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18 December, 2003

Science And Technology Images

From Scientific American: Science and Technology Digital Image Galleries.

Shown here is the Whirlpool Galaxy, taken with the Hubble telescope.

The Whirlpool Galaxy (which is also known as M 51 or NGC 5194) is a nearly face on spiral galaxy some 31 million light years distant toward the constellation Canis Venatici. The Whirlpool Galaxy is undergoing a collision with the nearby companion galaxy NGC 5195.

Posted on 18 December, 2003

Men In Skirts

A special exhibit at the Metropolitan Museum of Art: Bravehearts: Men In Skirts.

Throughout the history of Western dress, women have frequently borrowed elements of men's clothing. Examples of men appropriating women's dress, however, are rare. Today, while women enjoy most of the advantages of a man's wardrobe, men enjoy few of the advantages of a woman's wardrobe. Nowhere is this asymmetry more apparent than in the taboo surrounding men in skirts.

Bravehearts locates "men in skirts" in historical and cross-cultural contexts and looks at designers as well as individuals who have appropriated the skirt as a means of injecting novelty into male fashion, transgressing moral and social codes, and redefining ideals of masculinity.

(via Esthet)

Posted on 18 December, 2003

The Connected Thesaurus

Word mavens will find this interesting: The Connected Thesaurus.

This program allows you to search for relationships between words, concepts, and people. It is a combination thesaurus, rhyming dictionary, pun generator, and concept navigator. Use it to find words that fit the needs of whatever writing endeavor you've undertaken, or just to browse concept space.

(Thanks John Fleming)

Posted on 18 December, 2003

Air Crash Victims

A handy list of musicians who died in airplane and helicopter crashes. They are listed alphabetically from Aaliyah (never heard of her) through Stevie Ray Vaughan (I'm a big fan).

Posted on 18 December, 2003

Office 2003 Is Gone!

As you may know, I use Microsoft FrontPage 2002 to run this blog. I've written quite a few VBA procedures to make it relatively easy. However, FrontPage does not work reliably. About 20% of the time, my "build the index" procedure fails. The code is perfectly correct, so I can only assume the problem is with FrontPage.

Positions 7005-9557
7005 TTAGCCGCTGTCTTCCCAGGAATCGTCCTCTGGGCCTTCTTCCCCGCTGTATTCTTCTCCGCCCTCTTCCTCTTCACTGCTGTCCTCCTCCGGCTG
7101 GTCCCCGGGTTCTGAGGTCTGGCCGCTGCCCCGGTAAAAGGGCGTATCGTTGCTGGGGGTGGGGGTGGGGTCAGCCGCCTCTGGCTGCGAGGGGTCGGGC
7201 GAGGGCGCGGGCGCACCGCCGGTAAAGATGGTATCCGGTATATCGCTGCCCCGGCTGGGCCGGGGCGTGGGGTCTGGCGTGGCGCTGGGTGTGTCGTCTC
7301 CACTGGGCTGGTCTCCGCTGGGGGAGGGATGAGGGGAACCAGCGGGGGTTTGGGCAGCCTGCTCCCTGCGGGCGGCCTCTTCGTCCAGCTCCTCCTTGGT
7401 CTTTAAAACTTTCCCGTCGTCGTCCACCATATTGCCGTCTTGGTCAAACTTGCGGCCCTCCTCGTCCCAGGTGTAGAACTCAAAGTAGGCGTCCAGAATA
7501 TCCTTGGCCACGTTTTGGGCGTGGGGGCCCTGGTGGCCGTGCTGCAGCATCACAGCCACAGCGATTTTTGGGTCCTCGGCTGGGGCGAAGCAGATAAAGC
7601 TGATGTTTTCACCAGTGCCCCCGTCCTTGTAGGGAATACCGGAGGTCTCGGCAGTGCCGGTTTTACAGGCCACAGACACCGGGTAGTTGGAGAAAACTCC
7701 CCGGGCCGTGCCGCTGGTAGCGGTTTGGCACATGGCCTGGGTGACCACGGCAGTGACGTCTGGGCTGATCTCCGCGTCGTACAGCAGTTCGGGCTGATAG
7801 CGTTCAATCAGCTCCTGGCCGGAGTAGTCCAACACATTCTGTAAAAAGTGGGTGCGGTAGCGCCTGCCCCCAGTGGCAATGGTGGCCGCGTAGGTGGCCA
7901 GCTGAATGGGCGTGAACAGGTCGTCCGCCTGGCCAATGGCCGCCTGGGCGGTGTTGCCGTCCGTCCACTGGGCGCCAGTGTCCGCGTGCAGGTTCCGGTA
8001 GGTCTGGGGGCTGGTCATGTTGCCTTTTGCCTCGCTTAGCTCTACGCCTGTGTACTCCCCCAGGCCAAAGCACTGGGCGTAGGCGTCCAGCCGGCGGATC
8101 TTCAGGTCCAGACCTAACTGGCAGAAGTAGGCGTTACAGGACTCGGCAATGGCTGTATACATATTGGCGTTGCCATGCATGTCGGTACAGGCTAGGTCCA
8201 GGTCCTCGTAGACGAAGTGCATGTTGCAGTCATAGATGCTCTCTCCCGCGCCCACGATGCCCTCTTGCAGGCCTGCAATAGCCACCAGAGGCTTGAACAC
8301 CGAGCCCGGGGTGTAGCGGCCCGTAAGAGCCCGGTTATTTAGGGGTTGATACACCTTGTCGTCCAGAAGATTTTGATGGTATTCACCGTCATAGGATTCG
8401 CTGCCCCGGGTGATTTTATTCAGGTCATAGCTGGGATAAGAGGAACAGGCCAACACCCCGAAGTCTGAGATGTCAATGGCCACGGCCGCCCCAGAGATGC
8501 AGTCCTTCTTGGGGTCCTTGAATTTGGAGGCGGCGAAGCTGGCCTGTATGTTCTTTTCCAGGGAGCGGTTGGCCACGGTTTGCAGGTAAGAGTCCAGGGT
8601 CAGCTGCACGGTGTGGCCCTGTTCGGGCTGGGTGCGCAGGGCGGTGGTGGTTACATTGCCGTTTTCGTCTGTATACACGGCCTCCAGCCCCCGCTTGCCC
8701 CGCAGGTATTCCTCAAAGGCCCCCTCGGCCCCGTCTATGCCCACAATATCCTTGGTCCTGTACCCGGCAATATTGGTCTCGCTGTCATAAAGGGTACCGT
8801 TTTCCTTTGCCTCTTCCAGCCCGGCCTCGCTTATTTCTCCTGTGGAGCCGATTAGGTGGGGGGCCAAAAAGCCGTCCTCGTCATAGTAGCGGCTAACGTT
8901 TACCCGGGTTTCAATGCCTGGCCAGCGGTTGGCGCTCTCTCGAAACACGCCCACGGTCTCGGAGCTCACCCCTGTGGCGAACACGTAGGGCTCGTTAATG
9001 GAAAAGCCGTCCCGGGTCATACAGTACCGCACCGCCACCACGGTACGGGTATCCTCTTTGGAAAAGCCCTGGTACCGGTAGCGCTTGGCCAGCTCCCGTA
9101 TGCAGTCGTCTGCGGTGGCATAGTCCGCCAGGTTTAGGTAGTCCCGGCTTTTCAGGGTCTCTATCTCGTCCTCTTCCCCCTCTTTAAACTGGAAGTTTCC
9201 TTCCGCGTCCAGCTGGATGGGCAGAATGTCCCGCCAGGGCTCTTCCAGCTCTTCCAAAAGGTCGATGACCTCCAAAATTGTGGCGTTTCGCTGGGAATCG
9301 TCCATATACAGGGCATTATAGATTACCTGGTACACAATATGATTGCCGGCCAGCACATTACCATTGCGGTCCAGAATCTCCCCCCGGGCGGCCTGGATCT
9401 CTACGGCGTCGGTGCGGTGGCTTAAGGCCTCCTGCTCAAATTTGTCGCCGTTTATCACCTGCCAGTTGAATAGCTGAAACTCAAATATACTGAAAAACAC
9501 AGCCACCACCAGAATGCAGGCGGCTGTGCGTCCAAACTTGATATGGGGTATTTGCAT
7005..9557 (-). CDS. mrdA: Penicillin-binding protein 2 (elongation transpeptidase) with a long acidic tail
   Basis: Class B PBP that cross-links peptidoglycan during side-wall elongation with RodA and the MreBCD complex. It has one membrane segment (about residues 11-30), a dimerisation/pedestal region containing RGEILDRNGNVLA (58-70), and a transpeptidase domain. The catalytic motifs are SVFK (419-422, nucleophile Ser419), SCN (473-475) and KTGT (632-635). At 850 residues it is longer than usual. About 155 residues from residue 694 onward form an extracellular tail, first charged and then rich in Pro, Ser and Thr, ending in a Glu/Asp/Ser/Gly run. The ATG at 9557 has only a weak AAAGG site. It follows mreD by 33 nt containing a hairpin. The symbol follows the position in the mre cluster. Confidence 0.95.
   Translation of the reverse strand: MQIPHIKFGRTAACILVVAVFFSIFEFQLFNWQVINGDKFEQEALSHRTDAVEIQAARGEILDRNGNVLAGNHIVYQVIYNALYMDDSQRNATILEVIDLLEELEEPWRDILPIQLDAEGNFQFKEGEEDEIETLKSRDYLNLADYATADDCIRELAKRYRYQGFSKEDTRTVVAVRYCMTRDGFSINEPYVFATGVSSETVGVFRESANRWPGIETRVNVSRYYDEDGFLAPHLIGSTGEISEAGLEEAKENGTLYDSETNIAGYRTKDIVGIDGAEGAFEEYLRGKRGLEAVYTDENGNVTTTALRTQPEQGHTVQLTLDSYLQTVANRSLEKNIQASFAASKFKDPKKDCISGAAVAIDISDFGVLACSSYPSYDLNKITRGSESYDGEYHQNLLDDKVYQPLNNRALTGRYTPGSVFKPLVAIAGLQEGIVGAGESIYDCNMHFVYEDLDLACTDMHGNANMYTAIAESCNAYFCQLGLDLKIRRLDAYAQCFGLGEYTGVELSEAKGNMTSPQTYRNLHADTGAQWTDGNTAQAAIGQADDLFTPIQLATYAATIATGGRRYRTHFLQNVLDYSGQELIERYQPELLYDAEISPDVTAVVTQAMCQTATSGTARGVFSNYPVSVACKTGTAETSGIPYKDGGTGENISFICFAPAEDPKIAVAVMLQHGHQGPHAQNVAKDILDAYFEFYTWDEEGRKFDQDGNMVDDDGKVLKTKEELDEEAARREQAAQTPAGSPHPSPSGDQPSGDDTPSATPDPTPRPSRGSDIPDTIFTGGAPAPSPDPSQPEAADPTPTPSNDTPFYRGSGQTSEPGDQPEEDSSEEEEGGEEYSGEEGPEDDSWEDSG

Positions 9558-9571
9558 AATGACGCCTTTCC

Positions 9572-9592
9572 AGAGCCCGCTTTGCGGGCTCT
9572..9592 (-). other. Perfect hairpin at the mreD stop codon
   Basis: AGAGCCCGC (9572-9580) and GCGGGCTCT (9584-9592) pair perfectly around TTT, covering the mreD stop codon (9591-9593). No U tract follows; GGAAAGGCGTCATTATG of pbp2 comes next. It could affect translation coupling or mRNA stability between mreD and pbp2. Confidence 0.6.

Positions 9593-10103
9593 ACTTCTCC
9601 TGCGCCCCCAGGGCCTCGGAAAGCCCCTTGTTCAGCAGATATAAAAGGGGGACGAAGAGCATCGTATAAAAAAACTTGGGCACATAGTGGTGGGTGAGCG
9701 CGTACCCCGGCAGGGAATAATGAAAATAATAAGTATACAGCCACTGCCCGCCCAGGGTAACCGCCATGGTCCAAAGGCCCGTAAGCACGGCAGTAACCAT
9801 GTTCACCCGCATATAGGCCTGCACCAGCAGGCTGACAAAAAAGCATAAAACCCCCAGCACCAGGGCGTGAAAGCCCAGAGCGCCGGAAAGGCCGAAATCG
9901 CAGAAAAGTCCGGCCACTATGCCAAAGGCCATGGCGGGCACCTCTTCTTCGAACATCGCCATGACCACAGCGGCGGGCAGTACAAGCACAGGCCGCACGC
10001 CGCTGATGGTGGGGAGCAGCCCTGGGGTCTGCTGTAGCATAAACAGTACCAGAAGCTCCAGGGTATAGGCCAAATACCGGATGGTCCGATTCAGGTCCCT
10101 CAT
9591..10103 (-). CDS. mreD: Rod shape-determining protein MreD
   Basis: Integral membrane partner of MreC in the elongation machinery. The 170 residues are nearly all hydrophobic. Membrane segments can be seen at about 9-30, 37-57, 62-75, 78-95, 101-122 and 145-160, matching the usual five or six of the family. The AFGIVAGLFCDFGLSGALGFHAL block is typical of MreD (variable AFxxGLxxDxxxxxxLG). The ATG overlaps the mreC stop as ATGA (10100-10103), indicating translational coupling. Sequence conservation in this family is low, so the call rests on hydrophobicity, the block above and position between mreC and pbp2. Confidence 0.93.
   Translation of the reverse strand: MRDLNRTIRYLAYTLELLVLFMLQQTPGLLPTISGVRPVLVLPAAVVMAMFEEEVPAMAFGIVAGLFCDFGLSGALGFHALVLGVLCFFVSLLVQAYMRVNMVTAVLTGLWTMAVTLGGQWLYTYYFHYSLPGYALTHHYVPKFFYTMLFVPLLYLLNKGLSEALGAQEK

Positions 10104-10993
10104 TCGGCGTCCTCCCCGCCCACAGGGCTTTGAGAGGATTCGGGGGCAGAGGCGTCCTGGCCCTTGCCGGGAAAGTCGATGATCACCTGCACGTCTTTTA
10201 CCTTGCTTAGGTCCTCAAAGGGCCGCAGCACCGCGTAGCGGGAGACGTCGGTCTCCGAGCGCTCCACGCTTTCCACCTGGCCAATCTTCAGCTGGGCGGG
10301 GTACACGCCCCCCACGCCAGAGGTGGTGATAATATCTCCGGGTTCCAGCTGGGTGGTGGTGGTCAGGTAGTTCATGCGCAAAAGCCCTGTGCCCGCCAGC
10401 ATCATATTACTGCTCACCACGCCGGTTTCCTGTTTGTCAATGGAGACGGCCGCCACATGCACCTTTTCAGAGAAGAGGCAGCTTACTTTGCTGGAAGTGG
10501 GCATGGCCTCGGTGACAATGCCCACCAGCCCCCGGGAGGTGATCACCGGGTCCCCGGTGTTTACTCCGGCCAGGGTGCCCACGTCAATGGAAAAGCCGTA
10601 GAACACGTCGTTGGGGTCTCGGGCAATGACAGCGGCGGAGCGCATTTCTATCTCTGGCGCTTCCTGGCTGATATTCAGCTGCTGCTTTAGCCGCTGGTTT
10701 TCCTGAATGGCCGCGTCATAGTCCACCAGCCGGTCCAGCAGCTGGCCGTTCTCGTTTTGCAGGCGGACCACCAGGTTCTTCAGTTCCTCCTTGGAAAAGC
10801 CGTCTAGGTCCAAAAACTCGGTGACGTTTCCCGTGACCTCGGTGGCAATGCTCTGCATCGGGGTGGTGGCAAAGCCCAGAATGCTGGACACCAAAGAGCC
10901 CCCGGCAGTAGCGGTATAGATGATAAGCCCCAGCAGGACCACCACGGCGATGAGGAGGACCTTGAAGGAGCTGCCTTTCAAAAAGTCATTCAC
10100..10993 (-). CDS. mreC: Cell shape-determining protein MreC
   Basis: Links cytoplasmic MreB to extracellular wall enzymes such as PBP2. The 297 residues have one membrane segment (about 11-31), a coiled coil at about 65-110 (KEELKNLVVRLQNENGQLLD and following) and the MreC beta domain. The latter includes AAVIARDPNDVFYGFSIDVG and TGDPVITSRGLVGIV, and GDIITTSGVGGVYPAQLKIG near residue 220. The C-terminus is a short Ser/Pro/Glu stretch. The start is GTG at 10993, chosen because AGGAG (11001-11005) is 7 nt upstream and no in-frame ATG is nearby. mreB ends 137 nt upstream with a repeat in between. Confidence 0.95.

Yesterday, I dug out my MSDN CDs and found a copy of FrontPage 2003. Thinking that it might work better, I installed it. Of course I had to log into the MSDN site to get the 25-character Product Key (that took about 15 minutes, because the MSDN login uses Passport -- and Passport is screwed up). I finally got it installed, and realized that FrontPage 2003 runs my VBA procedures even worse than 2002. So I quickly uninstalled it.

Later, I ran Excel 2003 and it prompted me for a CD Product Key. So I had to find it and type it in. And guess what? It didn't accept it. Maybe it wants the key for FrontPage? Nope. And Word 2003 also prompted me for the CD key.

The good news is that this frustrating experience gave me a reason to uninstall Office 2003 and go back to Office XP exclusively. Frankly, I can't stand using Office 2003. The Help system drives me crazy, and I don't like the looks of the toolbar icons. In terms of features, there is absolutely nothing new that I need, or even anticipate needing. And I think that applies to about 98% of all Office XP users.

So Office 2003 has been expunged from my system, and I'm a happy camper. And I can thank Microsoft and their worthless CD Product Keys. Does anybody know what purpose these Product Keys actually serve? Except to frustrate users, of course.

Posted on 18 December, 2003